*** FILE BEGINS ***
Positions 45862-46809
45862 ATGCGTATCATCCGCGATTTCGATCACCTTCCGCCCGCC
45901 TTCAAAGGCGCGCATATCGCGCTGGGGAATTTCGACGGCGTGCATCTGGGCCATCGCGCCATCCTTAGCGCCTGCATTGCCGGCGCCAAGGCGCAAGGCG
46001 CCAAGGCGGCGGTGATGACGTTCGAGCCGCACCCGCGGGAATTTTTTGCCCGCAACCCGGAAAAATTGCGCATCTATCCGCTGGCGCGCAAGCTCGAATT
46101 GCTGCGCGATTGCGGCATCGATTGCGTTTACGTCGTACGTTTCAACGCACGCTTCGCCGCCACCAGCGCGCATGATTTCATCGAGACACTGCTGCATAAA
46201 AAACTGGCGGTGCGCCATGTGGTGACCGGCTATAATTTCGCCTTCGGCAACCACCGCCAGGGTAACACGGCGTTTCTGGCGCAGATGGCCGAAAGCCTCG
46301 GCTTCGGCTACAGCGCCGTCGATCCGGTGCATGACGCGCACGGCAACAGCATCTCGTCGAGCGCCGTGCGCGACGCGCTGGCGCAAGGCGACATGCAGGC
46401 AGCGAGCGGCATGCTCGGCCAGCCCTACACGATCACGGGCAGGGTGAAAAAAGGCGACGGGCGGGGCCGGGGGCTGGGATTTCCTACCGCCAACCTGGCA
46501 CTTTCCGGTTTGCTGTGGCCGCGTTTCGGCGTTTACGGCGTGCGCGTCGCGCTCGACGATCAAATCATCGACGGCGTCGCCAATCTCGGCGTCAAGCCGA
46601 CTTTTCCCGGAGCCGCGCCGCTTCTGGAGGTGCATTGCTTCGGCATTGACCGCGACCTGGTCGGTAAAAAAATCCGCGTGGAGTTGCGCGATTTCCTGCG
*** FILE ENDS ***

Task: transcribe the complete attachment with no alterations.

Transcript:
Positions 45862-46809
45862 ATGCGTATCATCCGCGATTTCGATCACCTTCCGCCCGCC
45901 TTCAAAGGCGCGCATATCGCGCTGGGGAATTTCGACGGCGTGCATCTGGGCCATCGCGCCATCCTTAGCGCCTGCATTGCCGGCGCCAAGGCGCAAGGCG
46001 CCAAGGCGGCGGTGATGACGTTCGAGCCGCACCCGCGGGAATTTTTTGCCCGCAACCCGGAAAAATTGCGCATCTATCCGCTGGCGCGCAAGCTCGAATT
46101 GCTGCGCGATTGCGGCATCGATTGCGTTTACGTCGTACGTTTCAACGCACGCTTCGCCGCCACCAGCGCGCATGATTTCATCGAGACACTGCTGCATAAA
46201 AAACTGGCGGTGCGCCATGTGGTGACCGGCTATAATTTCGCCTTCGGCAACCACCGCCAGGGTAACACGGCGTTTCTGGCGCAGATGGCCGAAAGCCTCG
46301 GCTTCGGCTACAGCGCCGTCGATCCGGTGCATGACGCGCACGGCAACAGCATCTCGTCGAGCGCCGTGCGCGACGCGCTGGCGCAAGGCGACATGCAGGC
46401 AGCGAGCGGCATGCTCGGCCAGCCCTACACGATCACGGGCAGGGTGAAAAAAGGCGACGGGCGGGGCCGGGGGCTGGGATTTCCTACCGCCAACCTGGCA
46501 CTTTCCGGTTTGCTGTGGCCGCGTTTCGGCGTTTACGGCGTGCGCGTCGCGCTCGACGATCAAATCATCGACGGCGTCGCCAATCTCGGCGTCAAGCCGA
46601 CTTTTCCCGGAGCCGCGCCGCTTCTGGAGGTGCATTGCTTCGGCATTGACCGCGACCTGGTCGGTAAAAAAATCCGCGTGGAGTTGCGCGATTTCCTGCG